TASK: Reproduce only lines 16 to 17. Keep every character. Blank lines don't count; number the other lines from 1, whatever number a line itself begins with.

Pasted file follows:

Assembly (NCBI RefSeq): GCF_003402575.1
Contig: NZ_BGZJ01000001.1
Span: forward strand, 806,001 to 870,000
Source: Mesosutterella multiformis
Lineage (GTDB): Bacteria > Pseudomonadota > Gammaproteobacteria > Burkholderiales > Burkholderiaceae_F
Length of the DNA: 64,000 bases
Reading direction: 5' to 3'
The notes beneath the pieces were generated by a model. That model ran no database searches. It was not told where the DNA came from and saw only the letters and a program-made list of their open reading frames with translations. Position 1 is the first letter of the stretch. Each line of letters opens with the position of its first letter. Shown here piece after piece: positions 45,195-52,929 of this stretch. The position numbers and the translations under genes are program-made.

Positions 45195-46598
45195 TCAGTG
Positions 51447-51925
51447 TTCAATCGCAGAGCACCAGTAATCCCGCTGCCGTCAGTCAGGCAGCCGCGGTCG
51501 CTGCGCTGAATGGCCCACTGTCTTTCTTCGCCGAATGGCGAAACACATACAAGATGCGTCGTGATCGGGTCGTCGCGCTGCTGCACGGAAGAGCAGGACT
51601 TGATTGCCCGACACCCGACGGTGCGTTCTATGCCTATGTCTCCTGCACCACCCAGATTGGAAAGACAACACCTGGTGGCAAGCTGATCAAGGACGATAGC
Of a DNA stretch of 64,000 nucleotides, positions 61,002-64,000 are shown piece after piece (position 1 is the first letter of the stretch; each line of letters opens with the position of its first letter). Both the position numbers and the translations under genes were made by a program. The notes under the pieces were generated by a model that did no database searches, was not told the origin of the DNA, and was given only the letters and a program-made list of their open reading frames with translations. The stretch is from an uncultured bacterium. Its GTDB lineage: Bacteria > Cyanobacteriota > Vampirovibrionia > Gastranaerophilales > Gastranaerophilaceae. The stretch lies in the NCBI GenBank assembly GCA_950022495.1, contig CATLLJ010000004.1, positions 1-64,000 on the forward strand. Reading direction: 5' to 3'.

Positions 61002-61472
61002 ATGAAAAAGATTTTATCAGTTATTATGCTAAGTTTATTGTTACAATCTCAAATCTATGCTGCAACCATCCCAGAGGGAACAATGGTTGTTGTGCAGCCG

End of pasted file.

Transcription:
Positions 61002-61472
61002 ATGAAAAAGATTTTATCAGTTATTATGCTAAGTTTATTGTTACAATCTCAAATCTATGCTGCAACCATCCCAGAGGGAACAATGGTTGTTGTGCAGCCG